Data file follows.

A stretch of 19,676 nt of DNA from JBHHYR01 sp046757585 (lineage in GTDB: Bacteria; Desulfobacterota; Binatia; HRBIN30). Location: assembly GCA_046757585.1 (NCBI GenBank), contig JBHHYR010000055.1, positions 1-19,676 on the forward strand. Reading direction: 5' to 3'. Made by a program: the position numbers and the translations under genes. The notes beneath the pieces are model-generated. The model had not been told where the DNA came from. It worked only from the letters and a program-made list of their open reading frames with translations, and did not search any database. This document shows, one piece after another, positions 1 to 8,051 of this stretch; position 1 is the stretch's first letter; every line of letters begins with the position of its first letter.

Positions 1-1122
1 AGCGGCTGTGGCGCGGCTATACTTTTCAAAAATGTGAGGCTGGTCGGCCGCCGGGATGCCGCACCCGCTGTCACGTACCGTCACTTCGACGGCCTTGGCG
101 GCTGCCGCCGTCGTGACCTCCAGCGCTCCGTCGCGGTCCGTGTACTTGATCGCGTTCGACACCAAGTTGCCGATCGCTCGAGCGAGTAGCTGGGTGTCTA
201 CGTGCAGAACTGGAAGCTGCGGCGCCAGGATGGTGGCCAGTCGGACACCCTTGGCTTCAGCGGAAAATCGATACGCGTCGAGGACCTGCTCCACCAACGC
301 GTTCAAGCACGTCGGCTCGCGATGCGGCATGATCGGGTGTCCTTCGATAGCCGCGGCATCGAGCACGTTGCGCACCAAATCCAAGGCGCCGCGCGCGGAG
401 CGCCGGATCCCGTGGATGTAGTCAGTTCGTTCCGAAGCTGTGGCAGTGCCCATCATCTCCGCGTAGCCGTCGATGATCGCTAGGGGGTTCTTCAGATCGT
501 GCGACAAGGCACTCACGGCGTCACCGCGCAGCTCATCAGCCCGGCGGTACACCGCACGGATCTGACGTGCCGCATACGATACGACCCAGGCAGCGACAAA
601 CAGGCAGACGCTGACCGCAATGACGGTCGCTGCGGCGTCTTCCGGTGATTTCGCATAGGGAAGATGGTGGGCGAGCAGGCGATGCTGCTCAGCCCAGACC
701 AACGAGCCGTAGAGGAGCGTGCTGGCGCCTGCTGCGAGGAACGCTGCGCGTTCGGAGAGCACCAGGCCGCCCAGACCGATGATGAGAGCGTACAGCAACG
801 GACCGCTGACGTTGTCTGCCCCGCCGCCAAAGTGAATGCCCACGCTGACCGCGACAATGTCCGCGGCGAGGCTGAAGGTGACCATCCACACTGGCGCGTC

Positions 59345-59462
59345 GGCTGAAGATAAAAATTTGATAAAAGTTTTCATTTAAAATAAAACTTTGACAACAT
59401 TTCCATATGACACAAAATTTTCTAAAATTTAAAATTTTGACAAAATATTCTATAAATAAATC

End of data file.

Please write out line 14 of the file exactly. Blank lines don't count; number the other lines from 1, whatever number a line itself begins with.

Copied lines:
59401 TTCCATATGACACAAAATTTTCTAAAATTTAAAATTTTGACAAAATATTCTATAAATAAATC